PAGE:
By Jo Dillon
By Jo Dillon
05 December 1999
The Tory party is to end its 20-year love affair with the Saatchi brothers. The new regime at Conservative Central Office has broken with M&C Saatchi, run by Maurice and Charles Saatchi - Margaret Thatcher's favourite advertising men - and put the contract to sell its policies for the next general election out to tender.
Around 10 agencies approached by the party have responded positively - and William Hague's most senior advisers will start selecting the successful pitch in the New Year.
"We are looking for a fresh talent in the advertising industry who would be a good partner for us in putting across our message and have targeted agencies that are broadly sympathetic," a senior Tory source told the Independent on Sunday.
"We already have our political strategy in place so there is no danger of us being driven by an ad agency because it will be based on the Common Sense Revolution document. On the negative side, we will use the 'great Labour lie'.
"We are content we have got that side of it sorted. It's now a question of finding people capable of translating that into a dynamic, powerful message."
The Tory Party opted for the change because its leaders and key advisers believe the next election will be like no other.
Lord Neill, who chaired the committee which drew up new rules on party political funding and spending on campaigning, has already recommended that spending on election advertising be capped to £20m per party. The Tories also want to explore different forms of advertising, including internet advertising, e-mail and direct mail.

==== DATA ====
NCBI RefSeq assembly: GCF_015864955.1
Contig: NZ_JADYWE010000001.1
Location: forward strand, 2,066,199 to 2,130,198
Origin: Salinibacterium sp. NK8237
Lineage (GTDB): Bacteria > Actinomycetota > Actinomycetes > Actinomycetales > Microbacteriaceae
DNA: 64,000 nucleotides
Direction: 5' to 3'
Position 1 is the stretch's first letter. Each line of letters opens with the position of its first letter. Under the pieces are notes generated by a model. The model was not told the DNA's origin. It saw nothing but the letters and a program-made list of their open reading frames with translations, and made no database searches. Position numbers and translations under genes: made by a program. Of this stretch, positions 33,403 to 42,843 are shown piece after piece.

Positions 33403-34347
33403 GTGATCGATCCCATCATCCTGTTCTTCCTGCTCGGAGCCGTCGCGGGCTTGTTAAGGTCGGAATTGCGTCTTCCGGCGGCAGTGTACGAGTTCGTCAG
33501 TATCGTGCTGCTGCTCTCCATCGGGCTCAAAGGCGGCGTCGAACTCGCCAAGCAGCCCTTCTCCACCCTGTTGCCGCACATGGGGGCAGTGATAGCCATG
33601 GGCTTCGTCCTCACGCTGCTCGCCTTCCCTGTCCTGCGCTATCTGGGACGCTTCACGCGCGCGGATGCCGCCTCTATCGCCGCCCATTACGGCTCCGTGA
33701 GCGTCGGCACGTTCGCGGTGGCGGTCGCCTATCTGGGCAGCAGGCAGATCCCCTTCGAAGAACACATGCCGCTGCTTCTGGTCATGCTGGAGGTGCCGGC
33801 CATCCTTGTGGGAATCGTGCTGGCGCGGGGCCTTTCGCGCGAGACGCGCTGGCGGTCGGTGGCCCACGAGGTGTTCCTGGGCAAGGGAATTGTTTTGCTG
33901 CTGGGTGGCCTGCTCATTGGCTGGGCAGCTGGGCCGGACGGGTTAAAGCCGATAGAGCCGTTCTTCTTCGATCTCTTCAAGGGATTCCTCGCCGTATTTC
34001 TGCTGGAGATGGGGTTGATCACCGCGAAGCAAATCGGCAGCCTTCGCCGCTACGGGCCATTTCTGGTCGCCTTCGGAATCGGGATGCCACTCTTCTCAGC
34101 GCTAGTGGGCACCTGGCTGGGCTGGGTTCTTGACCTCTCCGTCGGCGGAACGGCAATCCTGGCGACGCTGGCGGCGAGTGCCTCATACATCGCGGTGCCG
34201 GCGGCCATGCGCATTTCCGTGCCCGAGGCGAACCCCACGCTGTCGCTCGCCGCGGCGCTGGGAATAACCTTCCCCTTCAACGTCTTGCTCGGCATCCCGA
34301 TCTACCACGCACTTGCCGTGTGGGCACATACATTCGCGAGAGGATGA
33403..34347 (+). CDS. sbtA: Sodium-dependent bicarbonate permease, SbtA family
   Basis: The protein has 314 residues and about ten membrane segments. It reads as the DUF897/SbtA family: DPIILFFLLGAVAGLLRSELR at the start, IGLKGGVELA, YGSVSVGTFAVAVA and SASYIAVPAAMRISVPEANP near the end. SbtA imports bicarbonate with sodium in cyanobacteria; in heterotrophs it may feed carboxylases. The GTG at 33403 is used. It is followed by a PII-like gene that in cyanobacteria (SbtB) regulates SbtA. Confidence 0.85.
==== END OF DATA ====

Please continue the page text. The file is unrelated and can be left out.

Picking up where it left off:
"The limit on what you can spend does place a greater premium on non-paid-for means of communications and we think one area we want the agency to explore much more actively than in the past is new technologies," the sources said.
The search for a new advertising firm is understood to be receiving guidance from Lord (Tim) Bell, head of the ad agency Bell Pottinger.
The Tories deny their quest for something new was prompted by dissatisfaction with M&C Saatchi, who, under the instruction of former party chairman Sir Brian Mawhinney masterminded the ill-fated "demon eyes" campaign in the year before the 1997 election.
But the break from the brothers - whose original Saatchi & Saatchi agency came up with the famous "Labour Isn't Working" poster in 1978, which showed a line of people queuing outside a job centre and was recently voted the best of the century in a poll by trade magazine Campaign - is a clear signal that the new leader wants to break with the past.
A senior Saatchi source last night confirmed the end of the relationship which has spanned the past five general elections, but claimed the agency had been asked to bid for a new contract and had declined.Reuse content